Diversity and Inclusion is a buzz term that is being heard across all sectors of society including that of employment.
As a result of this, there has been a particular focus on the development of diversity and inclusion programmes within companies. However, this transition has not been one of plain sailing with many barriers appearing for HR personnel in the rollout of these initiatives. The key theme of this barrier is a lack of understanding. HR personnel and associated managers are unsure of the true meaning of ‘diversity and inclusion’ and how to implement this on a practical level.
The term ‘diversity and inclusion’ was interpreted by people as only including race and gender; however, this is far from the case. Diversity and inclusion involves every single person within society irrelevant of their personal circumstances being accepted, included and accommodated. The lack of knowledge within this area resulted in a recruitment drive to create workforces who were of ‘different’ race and gender. Companies were then of the impression that they were proactive with regards to diversity and inclusion initiatives. However, with time it became clear that inclusion was not being implemented in a meaningful manner and the majority of minorities remained invisible.
One such invisible, yet valuable, minority workforce is those with Autism Spectrum Disorders (ASD). ASD currently affects 1 in 68 people worldwide and this statistic is on the rise annually at a rate of 10-17%. The diagnosis of ASD has dramatically increased in the past fifteen years with this being attributed to the development of knowledge and awareness. Therefore, prior to this time period many people were and remain undiagnosed.
It is realistic and highly likely that a certain percentage of your workforce is located within the undiagnosed ASD population. This population are part of our workforce and they face many obstacles and barriers on a daily basis when engaging with society. ASD is a complex neurological disorder which impacts people with regards their social, communication and behavioural skills. People with ASD are perfect employees for a company based on their characteristics. It is important to bare in mind that every single person with Autism is different; however, there are particular elements of their condition that enhance their value to companies. Many people with ASD have specific interests; thus, they become subject matter experts which is an element that is of great value to their industry. People with ASD are also factual; thus, making them the most honest employees you will ever obtain. With this in mind, it is also imperative that we consider the barriers faced by people with ASD on a daily basis. People with ASD are greatly impacted by their environment; thus, accessibility is an important aspect for consideration. In order to increase accessibility for people with ASD minor adaptation can bring significant benefits.
Accessibility for people with ASD involves evaluating the environment to ensure that sensory stimuli is appropriate for the people availing of the space. Lighting, sound and location of furniture are all key components in ensuring an environment is accessible to people with ASD. Lighting is important for people with ASD as inappropriate lighting can result in reduced productivity. An example of inappropriate or below standard lighting is fluorescent lighting. This type of lighting produces a buzzing noise which the majority of people with ASD will hear. As you can imagine it would be very distracting to hear a continuous buzz during your working day. Due to some people experiencing hypersensitivity to noise this may also cause pain for the person. People with ASD can hear sounds up to ten times the volume that we hear; again, this can be uncomfortable, painful and distracting. Thus, if we take the time to eliminate or reduce some of these elements we can greatly increase our accessibility for people with ASD. Increasing accessibility not only brings personal benefits to employees it also results in benefits for companies.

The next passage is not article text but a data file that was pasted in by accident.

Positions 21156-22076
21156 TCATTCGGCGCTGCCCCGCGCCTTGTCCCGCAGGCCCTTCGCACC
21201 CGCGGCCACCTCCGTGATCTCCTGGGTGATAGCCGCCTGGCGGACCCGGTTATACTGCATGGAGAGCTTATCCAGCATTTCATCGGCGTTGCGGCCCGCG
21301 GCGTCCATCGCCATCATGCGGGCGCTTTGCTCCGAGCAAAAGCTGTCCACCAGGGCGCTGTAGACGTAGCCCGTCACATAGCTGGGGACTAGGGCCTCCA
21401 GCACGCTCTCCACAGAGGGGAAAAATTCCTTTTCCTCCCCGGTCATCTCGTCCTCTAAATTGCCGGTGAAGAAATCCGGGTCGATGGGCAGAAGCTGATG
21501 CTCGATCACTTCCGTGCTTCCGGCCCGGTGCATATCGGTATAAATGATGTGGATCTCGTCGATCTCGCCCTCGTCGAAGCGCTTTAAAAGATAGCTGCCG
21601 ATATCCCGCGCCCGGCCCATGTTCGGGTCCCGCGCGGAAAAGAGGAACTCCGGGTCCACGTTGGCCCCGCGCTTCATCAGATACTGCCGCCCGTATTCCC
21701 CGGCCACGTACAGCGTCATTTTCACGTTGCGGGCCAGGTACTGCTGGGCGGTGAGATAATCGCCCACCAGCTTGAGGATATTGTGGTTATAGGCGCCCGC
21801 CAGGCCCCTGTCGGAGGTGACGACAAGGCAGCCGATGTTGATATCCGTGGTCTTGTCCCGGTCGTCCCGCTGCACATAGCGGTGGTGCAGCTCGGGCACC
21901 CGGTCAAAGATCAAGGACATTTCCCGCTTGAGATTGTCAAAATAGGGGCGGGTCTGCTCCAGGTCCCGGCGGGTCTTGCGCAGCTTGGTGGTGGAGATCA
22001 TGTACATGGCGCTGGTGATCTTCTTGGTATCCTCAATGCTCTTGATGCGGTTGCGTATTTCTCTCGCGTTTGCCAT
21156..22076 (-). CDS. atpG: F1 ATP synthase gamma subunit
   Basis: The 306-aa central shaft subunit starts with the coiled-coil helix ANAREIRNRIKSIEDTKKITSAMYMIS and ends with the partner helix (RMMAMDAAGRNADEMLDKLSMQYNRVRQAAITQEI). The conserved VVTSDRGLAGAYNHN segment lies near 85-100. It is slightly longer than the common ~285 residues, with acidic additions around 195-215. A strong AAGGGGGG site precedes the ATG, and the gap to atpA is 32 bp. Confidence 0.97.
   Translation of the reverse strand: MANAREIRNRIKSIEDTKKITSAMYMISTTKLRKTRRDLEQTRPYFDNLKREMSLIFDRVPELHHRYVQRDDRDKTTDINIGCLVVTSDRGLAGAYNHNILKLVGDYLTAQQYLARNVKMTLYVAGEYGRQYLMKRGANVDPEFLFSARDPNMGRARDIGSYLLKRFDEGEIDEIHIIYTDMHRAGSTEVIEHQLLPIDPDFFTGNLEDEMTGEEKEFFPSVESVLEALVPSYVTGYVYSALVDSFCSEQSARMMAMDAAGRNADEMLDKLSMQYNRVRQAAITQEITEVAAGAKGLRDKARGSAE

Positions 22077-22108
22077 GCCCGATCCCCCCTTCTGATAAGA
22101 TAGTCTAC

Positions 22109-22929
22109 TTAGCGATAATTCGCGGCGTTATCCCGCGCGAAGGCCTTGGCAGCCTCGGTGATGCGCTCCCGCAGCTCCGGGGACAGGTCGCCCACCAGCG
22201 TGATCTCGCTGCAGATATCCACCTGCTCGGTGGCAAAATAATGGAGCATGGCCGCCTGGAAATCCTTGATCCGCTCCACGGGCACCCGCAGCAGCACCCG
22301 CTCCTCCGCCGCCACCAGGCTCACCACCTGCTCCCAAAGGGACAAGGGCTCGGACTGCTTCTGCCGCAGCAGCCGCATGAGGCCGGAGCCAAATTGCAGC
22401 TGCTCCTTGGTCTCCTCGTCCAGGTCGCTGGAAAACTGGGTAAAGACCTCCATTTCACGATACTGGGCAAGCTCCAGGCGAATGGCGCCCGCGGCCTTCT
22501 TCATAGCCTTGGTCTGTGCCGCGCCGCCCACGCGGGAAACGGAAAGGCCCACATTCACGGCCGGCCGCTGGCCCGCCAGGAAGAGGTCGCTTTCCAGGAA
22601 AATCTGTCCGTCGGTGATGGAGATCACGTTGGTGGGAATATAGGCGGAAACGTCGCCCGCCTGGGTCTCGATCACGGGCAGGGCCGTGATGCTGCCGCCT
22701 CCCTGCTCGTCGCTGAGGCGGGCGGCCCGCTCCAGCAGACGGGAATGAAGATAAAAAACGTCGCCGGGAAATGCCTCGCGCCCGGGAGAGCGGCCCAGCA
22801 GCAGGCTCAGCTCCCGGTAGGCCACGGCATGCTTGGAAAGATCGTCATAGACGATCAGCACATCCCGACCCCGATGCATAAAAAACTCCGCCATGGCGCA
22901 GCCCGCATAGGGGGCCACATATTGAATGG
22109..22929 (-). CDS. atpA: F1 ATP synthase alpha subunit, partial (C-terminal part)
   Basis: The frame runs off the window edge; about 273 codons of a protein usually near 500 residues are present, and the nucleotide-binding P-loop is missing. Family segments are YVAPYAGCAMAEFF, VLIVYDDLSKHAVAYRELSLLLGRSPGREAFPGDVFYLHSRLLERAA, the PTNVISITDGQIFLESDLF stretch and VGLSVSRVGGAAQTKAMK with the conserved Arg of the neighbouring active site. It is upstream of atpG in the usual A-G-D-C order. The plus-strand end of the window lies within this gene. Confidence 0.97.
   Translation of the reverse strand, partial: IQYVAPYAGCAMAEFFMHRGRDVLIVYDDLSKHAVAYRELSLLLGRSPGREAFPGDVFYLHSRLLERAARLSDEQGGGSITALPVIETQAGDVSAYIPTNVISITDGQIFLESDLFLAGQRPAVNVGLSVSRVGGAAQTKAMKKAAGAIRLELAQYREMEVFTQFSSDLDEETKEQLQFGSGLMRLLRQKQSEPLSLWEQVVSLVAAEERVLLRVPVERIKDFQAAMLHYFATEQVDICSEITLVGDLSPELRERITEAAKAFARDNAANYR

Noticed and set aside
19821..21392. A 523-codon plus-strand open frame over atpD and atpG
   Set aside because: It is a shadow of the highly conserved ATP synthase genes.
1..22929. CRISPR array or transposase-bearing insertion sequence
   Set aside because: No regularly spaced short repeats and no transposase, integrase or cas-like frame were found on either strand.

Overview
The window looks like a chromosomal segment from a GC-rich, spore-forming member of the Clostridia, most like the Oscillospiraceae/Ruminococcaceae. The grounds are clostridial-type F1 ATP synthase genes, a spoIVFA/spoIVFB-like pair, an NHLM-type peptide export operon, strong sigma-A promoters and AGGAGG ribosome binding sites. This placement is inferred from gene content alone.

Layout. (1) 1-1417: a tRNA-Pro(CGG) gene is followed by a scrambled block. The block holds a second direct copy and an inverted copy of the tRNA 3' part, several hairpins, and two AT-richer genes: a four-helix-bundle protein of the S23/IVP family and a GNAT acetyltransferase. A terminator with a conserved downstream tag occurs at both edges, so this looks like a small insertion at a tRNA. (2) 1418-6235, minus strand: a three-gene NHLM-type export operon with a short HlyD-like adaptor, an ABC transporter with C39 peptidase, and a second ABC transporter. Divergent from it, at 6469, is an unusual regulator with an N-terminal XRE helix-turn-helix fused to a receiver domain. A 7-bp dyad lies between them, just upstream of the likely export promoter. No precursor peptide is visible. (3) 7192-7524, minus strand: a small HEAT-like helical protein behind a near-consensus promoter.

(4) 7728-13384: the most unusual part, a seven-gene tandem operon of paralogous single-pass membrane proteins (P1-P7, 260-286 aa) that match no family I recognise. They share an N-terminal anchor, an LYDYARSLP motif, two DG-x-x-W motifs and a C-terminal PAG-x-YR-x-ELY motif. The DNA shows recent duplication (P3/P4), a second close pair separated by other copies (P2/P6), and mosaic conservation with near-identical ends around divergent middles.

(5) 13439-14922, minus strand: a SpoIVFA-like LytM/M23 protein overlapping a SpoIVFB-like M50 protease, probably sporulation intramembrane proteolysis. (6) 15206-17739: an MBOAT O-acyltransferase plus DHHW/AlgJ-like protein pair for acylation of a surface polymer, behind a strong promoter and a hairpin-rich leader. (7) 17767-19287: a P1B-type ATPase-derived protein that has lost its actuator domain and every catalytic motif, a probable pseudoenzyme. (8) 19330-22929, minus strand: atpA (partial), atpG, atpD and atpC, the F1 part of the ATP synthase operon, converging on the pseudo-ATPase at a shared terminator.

The benefits of Autism Accessibility for employees include: wellbeing; productivity; a sense of belonging and awareness and understanding. These are all important aspects for employees and in turn, lead to the retention of staff. These personal benefits are also transferred to the company and present in the following ways:
In conclusion, the development of an inclusive environment is one that can be created with minimal effort; however, the benefits are tremendous for both employees and the company. The presence of people diagnosed with Autism within the workforce is a concept that will increase rapidly in the very near future and HR personnel will require the necessary skills and expertise to ensure they are making reasonable accommodations for their employees. The presence of people undiagnosed with Autism within our workforce is very real and they face many barriers on a daily basis in their attempt to participate in society. The introduction of minor adaptations to work environments will not only future proof the development of the company it will also see immediate benefits amongst their current employees including; greater wellbeing, morale and loyalty, decrease in absenteeism rates and an increase in productivity. Increasing Autism Accessibility within your company makes good business sense! Pop over and say Hi on Twiiter www.twitter.com/rezoomo_com